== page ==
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:
Economic Crisis Investor Interview

Q&A with Mark Sheppard, Chairman of M & L Capital
Management

Given the current shocks within the financial markets
recently, what are the biggest short to medium term
challenges now for Manchester & London Investment Trust
and your clients?

The global lock-down provides a unique challenge for Fund
Managers. Recessions often see sales down 5 per cent or so, not
80 per cent like we are seeing now! Most SMEs live "hand to
mouth" and have very restricted working capital that can last
weeks rather than months. Yes governments have announced
many measures but do you know anyone who has got that cash
yet?  If the mechanism of distributing such cash is through the
Hight Street banking network then we are deeply concerned that
will fail. The High Street banking network is disorganised,
inefficient and runs on legacy IT systems. They simply cannot
process this aid quickly enough.

Thankfully we came into this event with significant hedges in place
and our portfolio is Tech Focused, which has materially
outperformed in this period. However, we are not taking anything
for granted, few businesses or strategy will be completely immune
if disruptions extend for a long time.

Given your analysis of the industry sectors most heavily
impacted by volatility in the market what changes are you
making to your investment strategy?

We have always been considered somewhat radical in our
approach to constructing a portfolio. Many argue that we are too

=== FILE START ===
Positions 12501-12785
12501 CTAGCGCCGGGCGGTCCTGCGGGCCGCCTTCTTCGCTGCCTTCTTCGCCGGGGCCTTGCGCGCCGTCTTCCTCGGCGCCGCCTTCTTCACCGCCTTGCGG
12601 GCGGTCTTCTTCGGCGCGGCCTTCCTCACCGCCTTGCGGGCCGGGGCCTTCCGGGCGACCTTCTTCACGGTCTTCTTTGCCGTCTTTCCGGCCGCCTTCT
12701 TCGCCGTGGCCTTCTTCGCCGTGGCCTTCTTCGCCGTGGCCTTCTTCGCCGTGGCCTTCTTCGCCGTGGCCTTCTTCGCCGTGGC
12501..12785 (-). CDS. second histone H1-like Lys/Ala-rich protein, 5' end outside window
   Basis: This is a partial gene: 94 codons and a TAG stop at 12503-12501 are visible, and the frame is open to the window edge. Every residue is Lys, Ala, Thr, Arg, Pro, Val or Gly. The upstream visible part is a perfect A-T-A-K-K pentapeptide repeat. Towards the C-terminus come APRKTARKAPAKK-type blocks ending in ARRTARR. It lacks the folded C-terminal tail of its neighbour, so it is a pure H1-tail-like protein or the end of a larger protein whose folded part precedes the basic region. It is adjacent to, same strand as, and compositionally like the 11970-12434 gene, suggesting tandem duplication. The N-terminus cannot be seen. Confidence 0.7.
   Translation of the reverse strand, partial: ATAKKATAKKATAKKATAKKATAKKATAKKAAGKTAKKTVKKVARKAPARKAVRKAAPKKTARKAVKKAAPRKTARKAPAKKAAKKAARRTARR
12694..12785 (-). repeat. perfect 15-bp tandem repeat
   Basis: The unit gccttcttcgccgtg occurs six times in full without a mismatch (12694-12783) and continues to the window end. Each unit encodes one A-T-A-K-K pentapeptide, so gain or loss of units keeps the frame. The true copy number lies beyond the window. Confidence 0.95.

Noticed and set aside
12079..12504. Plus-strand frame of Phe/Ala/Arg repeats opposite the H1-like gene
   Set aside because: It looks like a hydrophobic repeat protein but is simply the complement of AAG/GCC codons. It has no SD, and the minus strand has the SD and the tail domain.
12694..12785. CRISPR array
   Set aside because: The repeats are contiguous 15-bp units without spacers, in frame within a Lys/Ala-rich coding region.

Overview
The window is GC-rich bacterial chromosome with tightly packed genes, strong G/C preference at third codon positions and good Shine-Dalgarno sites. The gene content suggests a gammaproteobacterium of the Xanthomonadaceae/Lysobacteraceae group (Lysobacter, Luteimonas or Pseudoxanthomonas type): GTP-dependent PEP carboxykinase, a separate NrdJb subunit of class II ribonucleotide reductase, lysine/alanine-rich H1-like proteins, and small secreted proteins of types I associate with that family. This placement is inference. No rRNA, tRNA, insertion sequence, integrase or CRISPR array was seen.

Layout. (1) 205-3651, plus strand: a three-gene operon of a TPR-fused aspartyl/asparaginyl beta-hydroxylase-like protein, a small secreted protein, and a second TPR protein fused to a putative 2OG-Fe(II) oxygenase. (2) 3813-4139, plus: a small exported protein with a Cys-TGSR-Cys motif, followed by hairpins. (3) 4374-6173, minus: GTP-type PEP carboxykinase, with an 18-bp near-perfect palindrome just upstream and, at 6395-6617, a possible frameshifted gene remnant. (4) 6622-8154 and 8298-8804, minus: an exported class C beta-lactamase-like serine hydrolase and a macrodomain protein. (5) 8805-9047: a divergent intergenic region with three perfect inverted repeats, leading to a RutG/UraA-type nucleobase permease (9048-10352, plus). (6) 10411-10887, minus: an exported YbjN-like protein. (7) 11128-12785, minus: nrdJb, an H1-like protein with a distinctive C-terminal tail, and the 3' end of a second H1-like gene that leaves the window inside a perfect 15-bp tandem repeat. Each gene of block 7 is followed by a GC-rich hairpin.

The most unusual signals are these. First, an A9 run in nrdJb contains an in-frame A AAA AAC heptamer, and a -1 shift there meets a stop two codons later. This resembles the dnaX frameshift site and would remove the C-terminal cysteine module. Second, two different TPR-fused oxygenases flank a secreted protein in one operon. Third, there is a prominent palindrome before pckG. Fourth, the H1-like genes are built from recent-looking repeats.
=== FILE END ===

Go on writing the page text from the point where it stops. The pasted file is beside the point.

focused which increases portfolio risk. We have often countered
that expanding the portfolio into lower quality holdings actually
increases risk.  So now we have started to mull on a new radical
portfolio construction thesis: Focus on stocks that are
predominantly virtual in nature and have extremely limited human
intervention apart from Intellectual Property generation.

So we have cut stocks with too much “human” which means we
have disposed of both Disney and LVMH. These are painful cuts
because both stocks are of the very highest quality and both have
performed superlatively for us BUT through our new filter attached
to our Risk Analysis, these two stocks failed.  We may well buy
them back but we would like to see them at lower levels before
doing so.

Naturally the bear market trend now has impacted the
overall evaluation of most investment portfolios, however
for those with available liquidity, do you think there are
major and/or niche opportunities now for currently
undervalued assets?

The operational leverage of high debt, capital intensive, low
margin, cyclical businesses have been exposed for what they are:  
Weak.  We are regularly contacted by suggestions that we should
now sell the high quality stocks we own that have proven
themselves resilient (like Amazon and Microsoft) and we should
buy ‘undervalued’ Cruise and Hotel stocks. We do not cut what
has worked on the hope that what has not worked may start to
work. In a sharp V recovery, we will miss out but that looks unlikely
to occur?

In terms of Manchester & London Investment Trust market
specialisation, what can it offer to new investors given the
current market dynamics?

We reiterate our view that the key theme in modern day
investment is the battle of  Supremacy between Man & Machine.
Who exactly are we looking to for salvation now? The data models
and algorithms of Imperial College, Microsoft Teams, Verily
(Google) and Amazon?   This black swan event is likely to further
accelerate the shift from Man to Machine. For example, we have
regularly told Investors that the Cloud will be one of the most
exciting areas of growth in the next decade.  CEOs who have not